“Social media means it's harder to keep things quiet, “ says Leland. “And some people just don't care about the buildings. They destroy things, set off smoke bombs or paint or graffiti. So some of the places I photograph I hold on to until I know they're being repaired or restored and then I put it out there.”
Having spent many years travelling across the South, Leland is also keen to travel more both within the USA and in Europe.
“For me the bucket-list stuff is overseas like Italy to see some of those old villas. I would love to be able to just walk through some of those and capture the ornate ceilings and hand-sculpted walls,” says Leland.
“I haven't been up to the northeast of the USA. I'd really like to see some of the older asylums there too.”
And as for that image of the cross in the window?
“Let me tell you about Public School Number Four in Jacksonville, Florida. Back in 2014 one of the preservation people took me through the site. And we got to the upstairs part and my flashlight died, it was like something was sucking the energy out of it. I took a picture at this window and didn’t think anything of it."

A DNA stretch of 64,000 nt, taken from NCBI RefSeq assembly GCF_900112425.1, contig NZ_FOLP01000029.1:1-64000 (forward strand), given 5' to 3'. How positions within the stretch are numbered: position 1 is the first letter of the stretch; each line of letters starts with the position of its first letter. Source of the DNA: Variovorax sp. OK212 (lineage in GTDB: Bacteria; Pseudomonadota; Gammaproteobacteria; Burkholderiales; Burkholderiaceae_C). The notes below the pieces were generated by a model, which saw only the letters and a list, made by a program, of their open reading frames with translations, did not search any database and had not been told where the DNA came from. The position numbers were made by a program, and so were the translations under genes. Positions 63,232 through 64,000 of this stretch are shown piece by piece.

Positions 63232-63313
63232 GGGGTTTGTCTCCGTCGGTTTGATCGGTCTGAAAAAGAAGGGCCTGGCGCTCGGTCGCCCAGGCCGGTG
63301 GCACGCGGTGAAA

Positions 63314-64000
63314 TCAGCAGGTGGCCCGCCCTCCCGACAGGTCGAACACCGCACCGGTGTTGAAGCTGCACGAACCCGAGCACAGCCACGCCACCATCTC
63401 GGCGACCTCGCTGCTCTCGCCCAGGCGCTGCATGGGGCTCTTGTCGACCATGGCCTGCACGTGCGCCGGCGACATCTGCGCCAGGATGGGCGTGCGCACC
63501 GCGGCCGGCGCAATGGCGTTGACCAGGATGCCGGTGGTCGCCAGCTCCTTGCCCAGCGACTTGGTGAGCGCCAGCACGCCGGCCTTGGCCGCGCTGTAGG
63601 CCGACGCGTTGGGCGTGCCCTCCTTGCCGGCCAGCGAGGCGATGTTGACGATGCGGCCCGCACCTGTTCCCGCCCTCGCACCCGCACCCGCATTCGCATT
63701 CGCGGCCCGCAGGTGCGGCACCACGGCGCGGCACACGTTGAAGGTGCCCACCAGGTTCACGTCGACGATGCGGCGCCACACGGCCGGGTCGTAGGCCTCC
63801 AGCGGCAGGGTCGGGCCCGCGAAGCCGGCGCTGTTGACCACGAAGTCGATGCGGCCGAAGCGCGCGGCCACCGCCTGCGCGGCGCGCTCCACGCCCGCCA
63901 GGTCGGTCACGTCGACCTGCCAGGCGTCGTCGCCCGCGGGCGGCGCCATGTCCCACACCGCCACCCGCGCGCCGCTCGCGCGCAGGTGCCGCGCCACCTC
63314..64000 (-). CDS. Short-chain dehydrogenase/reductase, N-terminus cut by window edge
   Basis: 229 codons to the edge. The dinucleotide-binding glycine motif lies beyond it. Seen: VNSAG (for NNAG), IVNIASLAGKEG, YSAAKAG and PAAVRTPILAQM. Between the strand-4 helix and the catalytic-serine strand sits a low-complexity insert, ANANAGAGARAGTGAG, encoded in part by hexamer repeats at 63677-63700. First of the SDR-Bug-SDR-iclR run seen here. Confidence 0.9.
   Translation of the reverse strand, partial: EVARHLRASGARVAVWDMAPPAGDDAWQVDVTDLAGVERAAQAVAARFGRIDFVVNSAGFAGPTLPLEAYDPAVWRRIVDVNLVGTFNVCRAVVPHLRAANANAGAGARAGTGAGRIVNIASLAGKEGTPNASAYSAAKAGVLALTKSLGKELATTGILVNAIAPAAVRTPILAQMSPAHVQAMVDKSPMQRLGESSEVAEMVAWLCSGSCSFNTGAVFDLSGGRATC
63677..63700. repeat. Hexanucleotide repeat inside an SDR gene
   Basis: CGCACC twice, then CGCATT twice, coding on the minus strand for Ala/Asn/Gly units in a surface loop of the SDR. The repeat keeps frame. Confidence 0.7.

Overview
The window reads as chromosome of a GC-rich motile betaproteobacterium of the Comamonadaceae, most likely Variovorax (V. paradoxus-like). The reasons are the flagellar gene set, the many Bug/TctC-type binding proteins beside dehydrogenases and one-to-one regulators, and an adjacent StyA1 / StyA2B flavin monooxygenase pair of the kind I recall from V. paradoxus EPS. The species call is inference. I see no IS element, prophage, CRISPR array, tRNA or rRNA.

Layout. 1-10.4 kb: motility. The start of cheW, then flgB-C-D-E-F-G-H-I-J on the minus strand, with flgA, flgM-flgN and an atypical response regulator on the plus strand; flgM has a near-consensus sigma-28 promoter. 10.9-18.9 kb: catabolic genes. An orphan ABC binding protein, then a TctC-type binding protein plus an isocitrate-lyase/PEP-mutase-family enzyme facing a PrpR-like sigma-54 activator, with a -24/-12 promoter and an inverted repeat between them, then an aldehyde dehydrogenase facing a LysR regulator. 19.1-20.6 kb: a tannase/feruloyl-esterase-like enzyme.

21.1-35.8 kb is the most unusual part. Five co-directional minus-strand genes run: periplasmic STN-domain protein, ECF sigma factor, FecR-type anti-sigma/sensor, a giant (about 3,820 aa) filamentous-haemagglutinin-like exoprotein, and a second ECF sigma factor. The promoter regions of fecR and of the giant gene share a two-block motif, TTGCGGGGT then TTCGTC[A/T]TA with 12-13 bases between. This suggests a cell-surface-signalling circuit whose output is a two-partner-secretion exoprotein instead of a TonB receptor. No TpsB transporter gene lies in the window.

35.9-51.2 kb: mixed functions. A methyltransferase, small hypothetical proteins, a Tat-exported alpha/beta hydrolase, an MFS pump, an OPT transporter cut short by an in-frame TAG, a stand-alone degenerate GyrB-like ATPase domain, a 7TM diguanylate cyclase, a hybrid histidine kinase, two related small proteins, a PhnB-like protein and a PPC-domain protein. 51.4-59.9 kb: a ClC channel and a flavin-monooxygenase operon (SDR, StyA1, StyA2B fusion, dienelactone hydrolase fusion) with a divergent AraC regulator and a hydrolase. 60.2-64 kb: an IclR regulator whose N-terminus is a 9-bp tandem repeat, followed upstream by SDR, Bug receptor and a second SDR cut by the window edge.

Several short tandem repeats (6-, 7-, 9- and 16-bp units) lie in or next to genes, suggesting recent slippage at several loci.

“It was only when I sent my photos to the preservation society that I discovered something was up: ‘Do you realise there's an upside-down cross in one of your pictures?’ they told me."
"And I had no idea, I didn't recognise it. I didn't catch it right off the bat because I wasn’t looking for it. But in post-processing you could turn down the highlights and that cross was definitely there. While it’s taken in a window, the windows aren't there anymore. It's just an outside. I can’t explain it. It doesn’t make sense. But it’s the craziest thing I’ve actually seen.”
3 top tips for budding urban explorers and photographers
- Get permission: sometimes it truly is impossible but if you can, it’s legally and morally the right thing to do.
- Invest in a wide-angled lens and a tripod: they make photographing rooms much easier.
- Watch your step: don't go alone, take a friend. And remember that many abandoned places are in remote spots with no mobile phone/cell reception.